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Earth Month Spotlight: Hotels & Resorts

Tara Hughes April 6, 2016 Distinguished Programs No comments
Photo courtesy of h2hotel.com

Photo courtesy of h2hotel.com

In celebration of Earth Day, we are dedicating the month of April to sustainability awareness in the industries we touch. Each week, we are going to take a look at how businesses are making a positive impact on the environment through both design and human behaviors, starting with the hotel and resort industry.

But first, a primer on Earth Day itself:

The first Earth Day took place on April 22, 1970, and involved 20 million Americans protesting against the deterioration of the environment and led to the creation of the U.S. Environmental Protection Agency and legislation such as the Clean Air Act, Clean Water Act, and Endangered Species Act. Today Earth Day is celebrated by more than a billion people—the largest civic observance in the world! Last year, 192 countries participated in activities that aided the environmental movement.

The hotel industry has been a leader in green initiatives since the 1990s due to a number of significant motivators, including cost savings, regulatory compliance, consumer demand, customer loyalty, increased brand value…and, of course, doing the right thing.

Many hotels have helped green their properties by introducing water-saving techniques like reusable linen programs and installing water-efficient plumbing in bathrooms; installing energy-efficient lighting; and replacing high-waste products with recycled or reusable items. While these are great starting points, some hotels have taken their sustainability efforts to a whole new level.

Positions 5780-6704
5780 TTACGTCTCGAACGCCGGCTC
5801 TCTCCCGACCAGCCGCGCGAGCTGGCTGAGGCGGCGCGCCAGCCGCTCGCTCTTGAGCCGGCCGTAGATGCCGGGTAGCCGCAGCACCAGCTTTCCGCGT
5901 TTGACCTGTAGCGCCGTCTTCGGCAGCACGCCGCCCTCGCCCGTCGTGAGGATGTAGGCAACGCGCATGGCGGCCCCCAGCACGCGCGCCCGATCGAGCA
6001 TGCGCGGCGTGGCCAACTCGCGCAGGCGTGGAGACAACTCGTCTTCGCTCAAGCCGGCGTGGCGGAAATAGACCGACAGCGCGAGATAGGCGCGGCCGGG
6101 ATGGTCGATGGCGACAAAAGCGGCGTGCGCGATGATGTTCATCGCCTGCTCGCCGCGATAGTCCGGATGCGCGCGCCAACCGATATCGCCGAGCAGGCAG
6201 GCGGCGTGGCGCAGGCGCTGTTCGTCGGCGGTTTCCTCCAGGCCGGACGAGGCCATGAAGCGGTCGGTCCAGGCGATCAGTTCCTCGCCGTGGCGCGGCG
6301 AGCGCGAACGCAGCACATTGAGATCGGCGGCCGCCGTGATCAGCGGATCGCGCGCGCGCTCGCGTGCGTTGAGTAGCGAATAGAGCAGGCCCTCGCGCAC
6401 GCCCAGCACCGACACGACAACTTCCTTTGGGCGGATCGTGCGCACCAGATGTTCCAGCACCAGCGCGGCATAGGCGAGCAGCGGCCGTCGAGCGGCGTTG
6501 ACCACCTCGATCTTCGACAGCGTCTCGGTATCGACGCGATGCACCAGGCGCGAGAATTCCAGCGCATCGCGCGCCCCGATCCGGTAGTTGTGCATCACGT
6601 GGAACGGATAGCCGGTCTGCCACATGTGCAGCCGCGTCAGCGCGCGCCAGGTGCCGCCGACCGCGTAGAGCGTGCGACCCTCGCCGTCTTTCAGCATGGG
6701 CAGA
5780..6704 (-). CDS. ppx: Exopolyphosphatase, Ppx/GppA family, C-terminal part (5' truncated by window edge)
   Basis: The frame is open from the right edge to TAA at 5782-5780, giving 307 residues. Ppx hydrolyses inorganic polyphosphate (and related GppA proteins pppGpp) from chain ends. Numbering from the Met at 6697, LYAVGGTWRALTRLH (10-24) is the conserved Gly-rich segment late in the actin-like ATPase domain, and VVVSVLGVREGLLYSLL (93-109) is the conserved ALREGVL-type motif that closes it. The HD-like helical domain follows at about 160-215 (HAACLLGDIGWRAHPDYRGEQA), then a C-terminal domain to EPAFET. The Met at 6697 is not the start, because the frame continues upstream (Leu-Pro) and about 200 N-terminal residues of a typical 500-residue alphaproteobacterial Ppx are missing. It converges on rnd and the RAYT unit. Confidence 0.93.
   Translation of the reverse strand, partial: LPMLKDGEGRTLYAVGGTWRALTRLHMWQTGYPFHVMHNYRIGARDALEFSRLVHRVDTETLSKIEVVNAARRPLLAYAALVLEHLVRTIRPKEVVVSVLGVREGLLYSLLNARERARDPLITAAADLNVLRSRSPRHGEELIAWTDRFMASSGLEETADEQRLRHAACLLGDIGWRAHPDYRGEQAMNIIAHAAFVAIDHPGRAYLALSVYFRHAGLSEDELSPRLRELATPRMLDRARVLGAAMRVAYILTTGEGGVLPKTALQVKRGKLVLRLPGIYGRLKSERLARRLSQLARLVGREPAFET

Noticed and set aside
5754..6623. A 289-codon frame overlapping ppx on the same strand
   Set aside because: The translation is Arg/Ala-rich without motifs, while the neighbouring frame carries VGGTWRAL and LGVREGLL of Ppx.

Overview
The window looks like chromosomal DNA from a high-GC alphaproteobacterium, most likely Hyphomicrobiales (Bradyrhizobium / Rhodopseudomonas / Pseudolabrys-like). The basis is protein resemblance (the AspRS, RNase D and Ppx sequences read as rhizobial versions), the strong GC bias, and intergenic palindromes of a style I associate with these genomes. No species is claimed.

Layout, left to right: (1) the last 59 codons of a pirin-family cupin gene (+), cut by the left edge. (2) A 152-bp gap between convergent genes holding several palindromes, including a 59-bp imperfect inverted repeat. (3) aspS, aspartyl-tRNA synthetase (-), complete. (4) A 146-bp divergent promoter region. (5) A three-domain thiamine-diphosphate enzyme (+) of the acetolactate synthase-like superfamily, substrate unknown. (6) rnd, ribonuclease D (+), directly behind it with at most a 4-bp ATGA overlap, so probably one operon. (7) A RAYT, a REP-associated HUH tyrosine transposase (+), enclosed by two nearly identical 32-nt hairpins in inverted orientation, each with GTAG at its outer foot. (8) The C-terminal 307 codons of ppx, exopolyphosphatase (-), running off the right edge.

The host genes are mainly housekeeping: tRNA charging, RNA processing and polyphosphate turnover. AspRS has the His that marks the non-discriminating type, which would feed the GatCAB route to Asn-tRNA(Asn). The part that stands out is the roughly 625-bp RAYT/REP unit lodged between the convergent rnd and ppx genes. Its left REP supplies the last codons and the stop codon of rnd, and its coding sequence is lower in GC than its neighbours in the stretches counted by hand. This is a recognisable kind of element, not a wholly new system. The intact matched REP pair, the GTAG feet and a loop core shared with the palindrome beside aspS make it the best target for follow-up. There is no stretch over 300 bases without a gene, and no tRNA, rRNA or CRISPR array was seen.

The LEED Gold-certified H2hotel in Healdsburg, California, was built on the site of a former gas station. To make the land healthier, the property owners removed contaminated soil, restored the creek bed, and employed an erosion-control plan to minimize runoff. To reduce energy consumption, H2hotel installed solar panels to heat the pool and water in guest rooms and opted for energy-saving elevators that use 60 percent less electricity than standard elevators. On top of that, the elevators do not require oil to run, removing the risk of soil contamination and fire.

 

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